'Consultant neonatologist Michael Munro, 41, gave 23 times the normal dose of a muscle relaxant at Aberdeen Maternity Hospital, medical watchdogs were told. ... Dr Munro was working in the neonatal unit of Aberdeen Maternity Hospital on 5 December, 2005, when a child - known only as Baby X - was born more than three months premature. The panel heard that the child suffered a brain haemorrhage and the decision was taken to withdraw treatment after its condition worsened. On 20 December, the baby's breathing tube was removed and doctors began a course of morphine to ease the child's suffering. As Baby X became weak it began to struggle to breathe. A normal consequence of treatment withdrawal, the condition is known as agonal gasping. Dr Munro told Baby X's parents he could give the child a drug but "it was on the verge of what society finds acceptable", the hearing was told. He then injected the child with 2,000mg of the drug which, he admits, hastened the death of Baby X. ... Despite telling investigators he had never before administered Pancuronium, the inquiry discovered he had injected a second child with the muscle relaxant six months earlier. Outlining the case for the GMC, Andrew Long said: "Dr Munro administered a muscle relaxant drug called Pancuronium to both babies which stopped them breathing and hastened their death. ... The GMC assert it was all of these things and tantamount to a form of euthanasia even though death was inevitable. The hearing heard both sets of parents "fully supported the doctor's actions and were grateful to him". '
Tuesday, July 10, 2007
Then, a report was published about Africa-Caribbean's living in London. Those interviewed suggested that racism in the capital had got quite a bit worse than it was just a few years ago. Here's an excerpt with some of the figures form the report, taken from The Guardian website:
'Of the 600 people questioned, 94% said there is continuing racism in the UK today, and the feeling was most acute among those of Caribbean backgrounds, 96% of whom felt advances have not gone far enough. More than a third felt that racism in the UK today is actually worse than three or four years ago - a galling statistic when one considers that most live in London, whose diversity helped win it the right to stage the 2012 Olympics - and 60% said black people fare worse than other racial minorities.Those questioned bemoaned their failure to be promoted at work and the effects of institutional racism, with 80% citing inequalities in the criminal-justice system. It's pretty gloomy stuff.'
This is significant for two reasons: one obviously is that life in a mega city such as London should be less difficult for Black people then, say Yorkshire's country side. There's plenty of other Black people, there are also plenty of support programmes, and, generally speaking, big city folks tend to be more open-minded than country town folks. This is, of course, an unacceptably broad generalisation, but no doubt, there's some truth in this. The other reason for why this survey is significant, because it suggests that despite historically unprecedented resources for programmes assisting minority ethnic folks, life hasn't got much better for far too many.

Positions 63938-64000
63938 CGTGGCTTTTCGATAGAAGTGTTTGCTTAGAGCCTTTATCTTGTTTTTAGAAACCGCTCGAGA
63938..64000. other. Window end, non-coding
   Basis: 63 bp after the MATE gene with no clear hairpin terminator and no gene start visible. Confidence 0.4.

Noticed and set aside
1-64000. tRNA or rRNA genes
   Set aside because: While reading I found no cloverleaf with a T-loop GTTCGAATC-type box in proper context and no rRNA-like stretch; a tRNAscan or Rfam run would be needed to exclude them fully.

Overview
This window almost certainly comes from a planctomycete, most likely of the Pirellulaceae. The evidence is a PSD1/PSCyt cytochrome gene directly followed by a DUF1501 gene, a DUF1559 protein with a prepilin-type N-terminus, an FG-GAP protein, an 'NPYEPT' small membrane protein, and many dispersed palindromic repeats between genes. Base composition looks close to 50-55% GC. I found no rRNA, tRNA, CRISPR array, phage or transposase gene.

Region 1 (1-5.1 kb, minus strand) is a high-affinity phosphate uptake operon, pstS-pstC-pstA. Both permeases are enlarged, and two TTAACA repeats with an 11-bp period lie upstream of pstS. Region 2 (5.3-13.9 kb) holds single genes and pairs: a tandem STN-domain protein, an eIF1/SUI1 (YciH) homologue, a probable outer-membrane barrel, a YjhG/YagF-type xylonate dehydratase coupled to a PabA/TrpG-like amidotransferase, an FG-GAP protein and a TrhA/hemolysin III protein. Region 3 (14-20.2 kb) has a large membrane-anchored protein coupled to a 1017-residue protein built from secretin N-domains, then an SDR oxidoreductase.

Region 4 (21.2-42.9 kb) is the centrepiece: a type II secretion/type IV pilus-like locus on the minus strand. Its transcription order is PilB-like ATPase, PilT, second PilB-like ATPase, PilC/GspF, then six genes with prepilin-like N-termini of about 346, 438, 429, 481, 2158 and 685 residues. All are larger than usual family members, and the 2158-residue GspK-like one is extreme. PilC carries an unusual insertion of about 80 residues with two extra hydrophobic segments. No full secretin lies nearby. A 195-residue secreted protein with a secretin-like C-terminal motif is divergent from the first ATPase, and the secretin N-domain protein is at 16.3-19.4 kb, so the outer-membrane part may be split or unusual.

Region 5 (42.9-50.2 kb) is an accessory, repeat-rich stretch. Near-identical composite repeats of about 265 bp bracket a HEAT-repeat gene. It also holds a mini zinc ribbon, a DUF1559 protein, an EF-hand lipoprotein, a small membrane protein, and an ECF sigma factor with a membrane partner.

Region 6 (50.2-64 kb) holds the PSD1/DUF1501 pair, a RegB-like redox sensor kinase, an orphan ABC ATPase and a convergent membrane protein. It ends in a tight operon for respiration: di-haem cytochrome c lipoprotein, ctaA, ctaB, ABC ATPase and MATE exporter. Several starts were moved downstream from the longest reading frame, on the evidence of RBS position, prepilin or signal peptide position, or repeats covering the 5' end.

On the other hand, it should not surprise too much, that in a society where after more than 10 years of New Labour the gap between rich and poor has grown ever wider, ethnic minority people (at least of Afro-Caribbean descent) have not done particularly well.
Saturday, July 07, 2007
The French beauty product company L'Oreal was fined a day or two ago in a French court for racist hiring practices at one of its subsidiaries (Garnier France). The background is that the company, when hiring faces for an advertising campaign targetting the French market, made clear to their head hunting outfit that it expected no less than only white faces to represent 'beauty' in its campaign. The court issued a fine of between 30,000 and 300,000 Euros (my sources couldn't find as consensus on the last digit), and, more significantly perhaps, a 3 months suspended jail sentence for a staff member of the head hunting agency.
It goes without saying that L'Oreal categorically reject the racism charge. It rejected it so much so that it has reportedly (in a different development) decided to continue selling skin bleaching agents to dark(er) skinned Philippina and Philippino. The company promises that its product 'White Perfect' will produce a 'glow within'. I can imagine that people reading this will glow with anger about such health hazards (and so add a slightly reddish blemish to their skin colour variations).